Here is a collection of different formulas for making (mostly) stars using magnesium powder. The information is a little stingy. It was all gleaned from The Wizard’s Pyrotechnic Formulary. This is a collection of more than 2600 different fireworks formulas compiled by Donald Haarmann. Even though there is zero information on how to make the recipes in the book, I don’t know of anything else like it in existence.
As you can see below, often there is very little info provided in the formulas. But where “Magnesium” is called for, you can most likely use just about any of the 80 mesh or finer magnesiums you can readily find these days. Remember that the finer the mag powder, the faster the star will burn. So you should be prepared to experiment a little.
Whenever Dextrin is called for, you can assume the solvent to use is water or water and alcohol. In that case you should coat your magnesium using potassium dichromate dissolved in water. The method is simple. Just make a supersaturated (as much as can be dissolved) solution of potassium dichromate dissolved in hot water. Add the dichromate until no more will dissolve. The add your magnesium powder to the solution and stir. Hydrogen gas will bubble and fizz out of the solution, so do this away from flames. Keep stirring until the bubbles stop. Then pour the solution and wet magnesium sludge through a coffee filter. You can wash any remaining sludge out of your mixing bowl with water. Save the orange solution to be used again (you can add more potassium dichromate again). Dry the mag sludge, and then run it through as fine a screen as you have and crush any little clumps by hand.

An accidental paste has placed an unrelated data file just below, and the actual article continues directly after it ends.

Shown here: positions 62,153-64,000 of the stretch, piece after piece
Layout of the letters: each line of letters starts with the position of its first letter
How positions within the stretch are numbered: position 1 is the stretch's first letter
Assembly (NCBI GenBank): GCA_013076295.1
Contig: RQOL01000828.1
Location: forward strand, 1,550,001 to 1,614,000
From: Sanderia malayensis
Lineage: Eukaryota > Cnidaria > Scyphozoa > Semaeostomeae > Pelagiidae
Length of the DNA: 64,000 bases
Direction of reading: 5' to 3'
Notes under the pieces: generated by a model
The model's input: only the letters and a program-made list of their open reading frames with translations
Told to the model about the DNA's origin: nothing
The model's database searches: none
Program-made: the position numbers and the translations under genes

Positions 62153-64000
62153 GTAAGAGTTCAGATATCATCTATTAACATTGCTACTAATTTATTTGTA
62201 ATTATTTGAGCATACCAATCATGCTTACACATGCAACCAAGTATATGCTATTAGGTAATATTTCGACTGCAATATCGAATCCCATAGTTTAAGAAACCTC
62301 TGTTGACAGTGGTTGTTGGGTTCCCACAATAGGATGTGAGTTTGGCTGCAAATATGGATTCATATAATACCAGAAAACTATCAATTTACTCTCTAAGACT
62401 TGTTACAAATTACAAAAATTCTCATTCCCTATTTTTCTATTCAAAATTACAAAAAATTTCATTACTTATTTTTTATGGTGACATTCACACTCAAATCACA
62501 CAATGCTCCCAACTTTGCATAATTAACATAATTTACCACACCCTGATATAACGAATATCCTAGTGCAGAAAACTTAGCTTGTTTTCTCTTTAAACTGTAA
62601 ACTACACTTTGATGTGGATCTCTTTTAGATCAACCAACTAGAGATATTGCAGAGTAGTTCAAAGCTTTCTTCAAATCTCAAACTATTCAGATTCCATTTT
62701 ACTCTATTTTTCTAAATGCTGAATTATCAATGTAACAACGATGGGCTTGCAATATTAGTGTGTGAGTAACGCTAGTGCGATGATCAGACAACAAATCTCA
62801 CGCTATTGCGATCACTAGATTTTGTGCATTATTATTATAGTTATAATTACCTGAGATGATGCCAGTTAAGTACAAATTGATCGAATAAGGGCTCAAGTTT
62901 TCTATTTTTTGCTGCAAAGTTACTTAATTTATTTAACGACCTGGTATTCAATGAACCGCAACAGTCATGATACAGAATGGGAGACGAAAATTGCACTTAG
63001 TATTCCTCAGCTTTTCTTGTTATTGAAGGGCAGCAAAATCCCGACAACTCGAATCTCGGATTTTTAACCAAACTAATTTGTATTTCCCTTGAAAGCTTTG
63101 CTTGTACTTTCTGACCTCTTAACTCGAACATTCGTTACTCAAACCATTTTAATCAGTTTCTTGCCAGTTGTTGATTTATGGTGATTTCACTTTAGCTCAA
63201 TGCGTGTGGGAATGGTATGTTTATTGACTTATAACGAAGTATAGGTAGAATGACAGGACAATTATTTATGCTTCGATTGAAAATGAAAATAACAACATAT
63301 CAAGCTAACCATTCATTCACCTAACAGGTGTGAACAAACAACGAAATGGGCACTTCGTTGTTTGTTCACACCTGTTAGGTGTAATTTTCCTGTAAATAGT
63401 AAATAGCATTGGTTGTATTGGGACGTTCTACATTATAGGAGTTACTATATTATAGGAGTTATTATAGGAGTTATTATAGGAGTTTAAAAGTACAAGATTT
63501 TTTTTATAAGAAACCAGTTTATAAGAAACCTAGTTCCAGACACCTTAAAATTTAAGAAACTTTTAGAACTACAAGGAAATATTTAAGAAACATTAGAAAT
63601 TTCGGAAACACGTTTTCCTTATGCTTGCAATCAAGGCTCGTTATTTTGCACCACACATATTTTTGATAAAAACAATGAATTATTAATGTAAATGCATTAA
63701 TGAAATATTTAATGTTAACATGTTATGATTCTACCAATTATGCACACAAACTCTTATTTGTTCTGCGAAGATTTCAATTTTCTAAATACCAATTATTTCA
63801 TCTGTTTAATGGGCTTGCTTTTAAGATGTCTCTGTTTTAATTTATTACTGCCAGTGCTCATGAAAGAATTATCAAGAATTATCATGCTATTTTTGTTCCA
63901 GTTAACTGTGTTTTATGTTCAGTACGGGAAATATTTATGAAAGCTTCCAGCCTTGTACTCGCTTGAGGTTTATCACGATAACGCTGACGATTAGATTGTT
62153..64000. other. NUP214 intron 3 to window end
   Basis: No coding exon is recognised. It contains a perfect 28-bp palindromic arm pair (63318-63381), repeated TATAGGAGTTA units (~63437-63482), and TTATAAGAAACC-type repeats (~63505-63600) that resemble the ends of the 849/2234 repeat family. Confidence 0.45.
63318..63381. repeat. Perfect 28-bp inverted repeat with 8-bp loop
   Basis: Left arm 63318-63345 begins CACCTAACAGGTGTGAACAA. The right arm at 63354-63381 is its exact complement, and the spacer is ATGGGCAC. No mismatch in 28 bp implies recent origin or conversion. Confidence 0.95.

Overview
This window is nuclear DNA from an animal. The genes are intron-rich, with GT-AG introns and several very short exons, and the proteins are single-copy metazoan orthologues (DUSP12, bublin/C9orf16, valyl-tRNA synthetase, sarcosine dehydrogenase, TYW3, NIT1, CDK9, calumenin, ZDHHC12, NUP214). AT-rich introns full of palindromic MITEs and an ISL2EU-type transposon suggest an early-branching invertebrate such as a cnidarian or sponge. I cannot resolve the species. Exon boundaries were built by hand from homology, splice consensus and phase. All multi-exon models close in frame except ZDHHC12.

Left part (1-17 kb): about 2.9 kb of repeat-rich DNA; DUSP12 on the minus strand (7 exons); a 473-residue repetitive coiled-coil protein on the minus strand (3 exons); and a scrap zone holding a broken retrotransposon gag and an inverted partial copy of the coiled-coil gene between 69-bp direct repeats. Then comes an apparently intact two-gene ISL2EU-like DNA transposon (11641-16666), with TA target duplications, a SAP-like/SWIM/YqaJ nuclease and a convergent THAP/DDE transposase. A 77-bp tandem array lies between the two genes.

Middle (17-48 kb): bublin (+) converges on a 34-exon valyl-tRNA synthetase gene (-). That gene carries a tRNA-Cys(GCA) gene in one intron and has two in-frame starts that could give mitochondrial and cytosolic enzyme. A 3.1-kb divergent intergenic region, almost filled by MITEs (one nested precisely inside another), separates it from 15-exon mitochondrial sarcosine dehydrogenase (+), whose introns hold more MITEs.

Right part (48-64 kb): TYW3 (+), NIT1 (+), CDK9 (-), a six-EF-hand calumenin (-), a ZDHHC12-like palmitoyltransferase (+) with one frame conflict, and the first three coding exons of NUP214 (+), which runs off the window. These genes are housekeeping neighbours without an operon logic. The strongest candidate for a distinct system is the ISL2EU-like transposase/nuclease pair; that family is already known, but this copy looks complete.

In formulas where you see Parlon, it is being used as both a chlorine donor (flame color brightener) and a binder. Use acetone or xylene as the solvent for these Parlon comp’s.
If you see PVC, it is also a chlorine donor and binder; use methylene chloride as the solvent to activate the PVC as a binder. If you see PVC and Parlon, treat the Parlon as the binder. Red gum is being used as a binder as well in some comps; use alcohol as the solvent.
Since so much info is lacking, I strongly advise you to experiment with very small batches at first, until you know you’ve got your star dialed in. Then scale up.
Green Electric Star
Green Flare and Smoke
Green Star Brilliant
Red Mag Star
(wet with acetone)
Red Micro Jet
By all means, write your questions and comments about these formulas in the comments below. We’ll try to answer them for you. Better to ask first before you waste time and money getting a big batch of mag stars wrong.